Why It’s Mopar® or No Car! – Performance
4 years ago Showcase
“Mopar® or No Car”! Now that’s a phrase that can really upset the competition. Some call it narrow minded, others call it cocky, I call it American automobile exceptionalism. As a lifelong Dodge girl brought up within this sentiment, I can tell you exactly why the motto is “Mopar or No Car”!
From the very beginning, the Dodge brand has pridefully focused on performance, and spent the last century living up to that image. Brothers John and Horace Dodge started the company after nearly a decade of building automobiles for Henry Ford. Responsible for manufacturing over a quarter of a million Model Ts, the Dodge brothers knew all of Ford’s shortcomings and were prepared to compete. In 1914, they broke away from Ford and created the first-ever Dodge automobile. With a whopping 35 horsepower (that’s 15 more ponies than Ford’s Model T), a 12-volt electrical system, all steel bodies and a sophisticated new transmission, the Dodge boys’ successful new car took off fast and left Ford in the dust. Even after the abrupt passing of the company’s founders, the Dodge brand managed to persevere through the great depression, world wars and an unstable market.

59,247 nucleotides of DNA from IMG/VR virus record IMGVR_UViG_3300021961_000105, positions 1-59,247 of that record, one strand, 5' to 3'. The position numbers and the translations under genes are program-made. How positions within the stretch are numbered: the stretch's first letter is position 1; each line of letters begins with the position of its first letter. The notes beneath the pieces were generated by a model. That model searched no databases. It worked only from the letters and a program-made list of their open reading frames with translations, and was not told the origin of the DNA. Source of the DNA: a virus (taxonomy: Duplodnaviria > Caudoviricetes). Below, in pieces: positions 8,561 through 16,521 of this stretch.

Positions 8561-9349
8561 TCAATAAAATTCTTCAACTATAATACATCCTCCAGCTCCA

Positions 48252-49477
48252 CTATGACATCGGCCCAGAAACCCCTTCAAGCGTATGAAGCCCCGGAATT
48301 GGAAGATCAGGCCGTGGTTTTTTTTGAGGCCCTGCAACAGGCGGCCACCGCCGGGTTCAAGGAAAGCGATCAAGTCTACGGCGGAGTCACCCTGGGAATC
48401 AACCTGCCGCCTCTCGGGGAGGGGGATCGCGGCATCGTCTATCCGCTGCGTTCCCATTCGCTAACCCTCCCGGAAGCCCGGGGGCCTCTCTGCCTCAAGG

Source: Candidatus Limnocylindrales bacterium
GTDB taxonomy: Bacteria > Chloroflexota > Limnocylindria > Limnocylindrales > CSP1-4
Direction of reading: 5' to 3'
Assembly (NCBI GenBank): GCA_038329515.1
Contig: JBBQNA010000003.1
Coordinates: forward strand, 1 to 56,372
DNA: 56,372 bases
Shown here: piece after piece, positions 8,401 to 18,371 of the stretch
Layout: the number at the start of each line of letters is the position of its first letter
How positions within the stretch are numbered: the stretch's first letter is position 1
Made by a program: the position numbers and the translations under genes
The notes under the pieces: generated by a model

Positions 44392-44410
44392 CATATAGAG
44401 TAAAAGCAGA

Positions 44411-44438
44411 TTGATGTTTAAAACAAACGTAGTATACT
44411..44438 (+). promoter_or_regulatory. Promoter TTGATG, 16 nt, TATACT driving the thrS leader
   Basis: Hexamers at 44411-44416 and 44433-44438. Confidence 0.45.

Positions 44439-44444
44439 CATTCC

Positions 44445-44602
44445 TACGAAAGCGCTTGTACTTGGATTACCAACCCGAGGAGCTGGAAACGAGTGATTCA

By 1953, things were finally back on the up and up, allowing Dodge to release the first installment of their acclaimed HEMI® engine. The 241 CUI (cubic inches) of raw power was dubbed the Red Ram and brought home Dodge’s first of many NASCAR victories by driver Lee Petty. The Chrysler Firepower HEMI series had received multiple face-lifts and power upgrades by the time Chrysler unveiled the legendary 426 HEMI engine in 1964. Ranking in at an outstanding 425 horsepower with 490 lb.-ft. of torque, the momentous motor was soon coined the “elephant” for its sheer size, power and capabilities. Still coveted to this day, the 426 HEMI has become a treasured piece of Mopar heritage and remains a fundamental contributor to Chrysler’s success. From the track to the street, the autocross to the 1/4-mile; the 426 HEMI engine seemed to dominate in every racing event that year. After spanking Chevy and crushing Ford, even die-hard fans adopted the “if you can’t beat ’em, join ’em” policy and swapped the 426 HEMI engine into their racecars despite their own brand loyalties.
Upon its introduction, the 426 HEMI engine brought home countless wins within NHRA, AHRA and NASCAR racing, but the fun didn’t last long before competitors cried foul and claimed they were too fast to be safe. For the 1965 season, NASCAR implemented a rule that forced manufacturers to put their racing engines in production vehicles to qualify. Chrysler’s competitors certainly reveled in this penalty, I mean even Chrysler isn’t wild enough to put a 426-horse monster into granny’s grocery-getter, right? Wrong! In 1966, Chrysler introduced the “Street HEMI” engines and offered them in mid-sized cars like Coronets and Belvederes to gain acceptance in NASCAR racing.